Antetokounmpo scored 17 points in the fourth quarter, including a dunk that put Milwaukee ahead 111-110 with 11 seconds to go.

After a timeout, Damian Lillard found Jusuf Nurkic running open down the lane, but Antetokounmpo blocked his shot at the basket, sending the 7-foot center crashing to the floor.

Antetokounmpo, starting his fifth NBA season, made 17 of 23 shots with eight rebounds and four assists as Milwaukee kept pace with a Portland team that had dominated its first two opponents. The Bucks star is averaging 38.3 points through three games, up from 22.9 last year, 16.9 in 2015-16 and 12.7 in 2014-15.

“Seventy-nine more. This is just the beginning,” he said, thinking about how many regular-season games remain.

After Nurkic was rejected at the basket, Khris Middleton was fouled and made both free throws.

“They committed two guys to Dame, so somebody was going to be open,” Portland coach Terry Stotts said, referring to Lillard. “Turned out to be Nurk but they made a really good defensive play.”

Lillard scored 26 points, including 16 in the fourth quarter. CJ McCollum also scored 26, and Nurkic had 17 points and 11 rebounds. Tony Snell scored 17 points and Middleton added 16 for Milwaukee.

 

Stephen Curry, Kevin Durant ejected at end of loss to Grizzlies

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Stephen Curry is going to get fined for this.

The former MVP was frustrated, his team losing and thinking he was fouled by Mike Conley as he attacked the rim late in the Warriors loss in Memphis Saturday night. Curry threw his mouthpiece at the referee, which deservedly got him ejected instantly.

Durant followed him to the locker room, making a gesture that will earn him a fine as well.

The Warriors are 1-2 to start the season and there are a lot of factors at play. The China trip does this to teams, and throw in three straight trips to the Finals on top of it and it has an impact. The team is a little banged up. However, the biggest issue is their defense is a mess right now.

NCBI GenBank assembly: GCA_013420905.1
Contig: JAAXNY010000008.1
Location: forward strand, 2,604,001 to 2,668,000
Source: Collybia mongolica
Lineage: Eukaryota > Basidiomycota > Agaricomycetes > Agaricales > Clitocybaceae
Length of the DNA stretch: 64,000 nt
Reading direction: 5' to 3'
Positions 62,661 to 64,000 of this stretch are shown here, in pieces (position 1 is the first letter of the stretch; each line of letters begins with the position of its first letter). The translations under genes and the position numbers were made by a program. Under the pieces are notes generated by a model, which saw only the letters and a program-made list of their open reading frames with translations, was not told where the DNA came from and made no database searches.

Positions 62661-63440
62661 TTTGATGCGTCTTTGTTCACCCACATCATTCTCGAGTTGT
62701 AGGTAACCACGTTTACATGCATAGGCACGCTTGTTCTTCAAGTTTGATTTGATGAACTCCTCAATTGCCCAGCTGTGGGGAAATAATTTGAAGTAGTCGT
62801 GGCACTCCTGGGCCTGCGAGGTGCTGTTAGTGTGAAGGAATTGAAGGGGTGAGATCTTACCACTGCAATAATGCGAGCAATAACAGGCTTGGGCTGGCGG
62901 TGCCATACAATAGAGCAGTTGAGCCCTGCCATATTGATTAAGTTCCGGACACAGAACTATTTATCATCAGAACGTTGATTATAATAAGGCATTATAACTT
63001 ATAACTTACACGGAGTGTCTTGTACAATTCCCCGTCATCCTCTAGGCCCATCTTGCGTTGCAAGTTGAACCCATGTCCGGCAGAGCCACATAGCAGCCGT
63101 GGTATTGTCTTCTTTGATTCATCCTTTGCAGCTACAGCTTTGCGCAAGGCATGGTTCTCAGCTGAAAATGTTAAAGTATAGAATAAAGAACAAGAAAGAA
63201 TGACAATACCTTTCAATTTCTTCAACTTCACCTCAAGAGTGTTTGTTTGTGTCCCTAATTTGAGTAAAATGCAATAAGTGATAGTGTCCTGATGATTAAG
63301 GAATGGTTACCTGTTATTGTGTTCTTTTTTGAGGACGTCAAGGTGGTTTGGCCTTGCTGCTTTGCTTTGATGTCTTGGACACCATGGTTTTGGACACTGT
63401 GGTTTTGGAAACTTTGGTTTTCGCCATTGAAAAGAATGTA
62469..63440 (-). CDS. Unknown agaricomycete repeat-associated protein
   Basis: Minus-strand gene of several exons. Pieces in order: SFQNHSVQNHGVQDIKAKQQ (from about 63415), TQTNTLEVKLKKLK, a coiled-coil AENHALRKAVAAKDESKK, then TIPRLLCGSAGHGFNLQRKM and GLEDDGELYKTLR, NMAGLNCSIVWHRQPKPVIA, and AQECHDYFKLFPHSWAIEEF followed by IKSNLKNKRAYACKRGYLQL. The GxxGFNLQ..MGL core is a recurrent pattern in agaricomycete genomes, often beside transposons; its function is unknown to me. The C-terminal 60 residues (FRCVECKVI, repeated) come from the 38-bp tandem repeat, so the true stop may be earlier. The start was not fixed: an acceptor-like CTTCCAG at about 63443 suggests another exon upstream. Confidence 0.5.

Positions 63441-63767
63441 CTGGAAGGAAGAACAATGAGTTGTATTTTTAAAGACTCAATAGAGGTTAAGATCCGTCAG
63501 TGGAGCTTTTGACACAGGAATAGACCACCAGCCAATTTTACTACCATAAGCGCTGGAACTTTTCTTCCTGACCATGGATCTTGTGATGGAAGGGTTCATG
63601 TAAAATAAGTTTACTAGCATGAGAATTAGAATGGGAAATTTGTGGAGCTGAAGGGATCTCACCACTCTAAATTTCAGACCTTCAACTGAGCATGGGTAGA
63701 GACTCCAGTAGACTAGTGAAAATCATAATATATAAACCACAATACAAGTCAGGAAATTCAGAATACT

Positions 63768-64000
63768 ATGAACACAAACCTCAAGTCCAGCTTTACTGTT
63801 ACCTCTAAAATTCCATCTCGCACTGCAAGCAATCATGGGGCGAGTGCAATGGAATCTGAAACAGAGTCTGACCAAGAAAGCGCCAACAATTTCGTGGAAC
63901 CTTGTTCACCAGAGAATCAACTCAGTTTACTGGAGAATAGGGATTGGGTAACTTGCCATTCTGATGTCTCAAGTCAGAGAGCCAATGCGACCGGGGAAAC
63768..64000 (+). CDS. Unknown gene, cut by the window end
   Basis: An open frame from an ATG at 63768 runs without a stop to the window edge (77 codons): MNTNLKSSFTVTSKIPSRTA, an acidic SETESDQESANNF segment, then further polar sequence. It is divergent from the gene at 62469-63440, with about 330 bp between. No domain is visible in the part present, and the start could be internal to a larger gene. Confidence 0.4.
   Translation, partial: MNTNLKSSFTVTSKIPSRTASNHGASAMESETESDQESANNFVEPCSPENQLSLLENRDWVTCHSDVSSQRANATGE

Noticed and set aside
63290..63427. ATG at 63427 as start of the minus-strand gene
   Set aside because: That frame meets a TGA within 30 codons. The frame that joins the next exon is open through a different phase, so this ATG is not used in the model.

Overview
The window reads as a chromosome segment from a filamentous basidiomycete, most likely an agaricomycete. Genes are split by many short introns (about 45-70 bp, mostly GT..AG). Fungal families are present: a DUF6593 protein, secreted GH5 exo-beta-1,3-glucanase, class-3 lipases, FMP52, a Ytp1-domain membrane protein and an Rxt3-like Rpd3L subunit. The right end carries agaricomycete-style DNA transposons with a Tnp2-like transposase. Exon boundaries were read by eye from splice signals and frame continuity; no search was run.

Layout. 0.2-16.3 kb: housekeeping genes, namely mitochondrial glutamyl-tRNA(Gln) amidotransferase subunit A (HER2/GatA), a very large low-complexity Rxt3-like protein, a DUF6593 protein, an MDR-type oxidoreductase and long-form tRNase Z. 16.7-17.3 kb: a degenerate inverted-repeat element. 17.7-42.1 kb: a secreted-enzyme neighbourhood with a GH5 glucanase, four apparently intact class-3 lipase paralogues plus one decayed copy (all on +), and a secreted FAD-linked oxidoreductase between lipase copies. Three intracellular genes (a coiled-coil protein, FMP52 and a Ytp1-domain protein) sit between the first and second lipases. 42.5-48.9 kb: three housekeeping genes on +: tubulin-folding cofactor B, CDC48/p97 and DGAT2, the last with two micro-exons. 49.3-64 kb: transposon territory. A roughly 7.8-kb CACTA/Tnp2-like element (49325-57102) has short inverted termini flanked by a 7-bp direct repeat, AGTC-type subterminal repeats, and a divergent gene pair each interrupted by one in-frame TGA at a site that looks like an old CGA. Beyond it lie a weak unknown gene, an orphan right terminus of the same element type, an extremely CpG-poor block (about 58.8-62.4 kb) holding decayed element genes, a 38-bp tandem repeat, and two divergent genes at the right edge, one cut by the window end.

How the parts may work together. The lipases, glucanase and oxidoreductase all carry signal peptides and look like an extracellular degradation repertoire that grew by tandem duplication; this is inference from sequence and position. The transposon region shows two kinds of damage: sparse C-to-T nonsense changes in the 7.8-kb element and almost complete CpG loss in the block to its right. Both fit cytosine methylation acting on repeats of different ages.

The Warriors will straighten it out eventually, but the start of the season could be a rough one for them.

Pacers owner says team not for sale, will not be moved from Indianapolis

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There are more than a few NBA owners who are seeing the prices teams are being sold for — the Rockets just sold for a record $2.2 billion — and considering their options. Some other billionaires are looking for teams, several with the goal of packing up the franchise and moving it to their respected hometowns.

Those billionaires need not call Herb Simon. The Pacers owner said the team is not going anywhere, speaking to Gregg Doyel of the IndyStar.

“I want to leave my legacy: This team permanently in Indianapolis,” Simon told IndyStar Friday in an interview at Bankers Life Fieldhouse. “That’s my No. 1 goal.”

Simon bought the Pacers in 1983 with his older brother, Melvin — who died in 2009 at age 82. He told IndyStar the team someday will be owned by his 53-year-old son, Steve. Behind the scenes, Steve Simon has been working closely with Pacers Sports and President Rick Fuson for five years — “He knows more about the dollars and cents than I do,” Herb said of his son — and met this week with several department heads.

“If anything happens to me, he’d be taking over,” Herb said, adding that father and son are on the same page: The Pacers are staying in Indianapolis.

Good. That is as it should be.

Indiana is part of America’s basketball heartland, and it should have a team. Pacers fans are smart and loyal, and the team has a long history going back to the ABA, running from Mel Daniels and George McGinnis through Reggie Miller and up to Myles Turner (hopefully he can be on the level of the rest of them someday). They play in the coolest basketball building in the league, one with the history of the sport wolven in.

Indy is the nation’s 27th largest television market, bigger than San Antonio, Salt Lake City, Oklahoma City and other successful NBA franchises. There is no reason the Pacers cannot thrive, so long as ownership is committed.

They are. Which is excellent news for Pacers’ fans.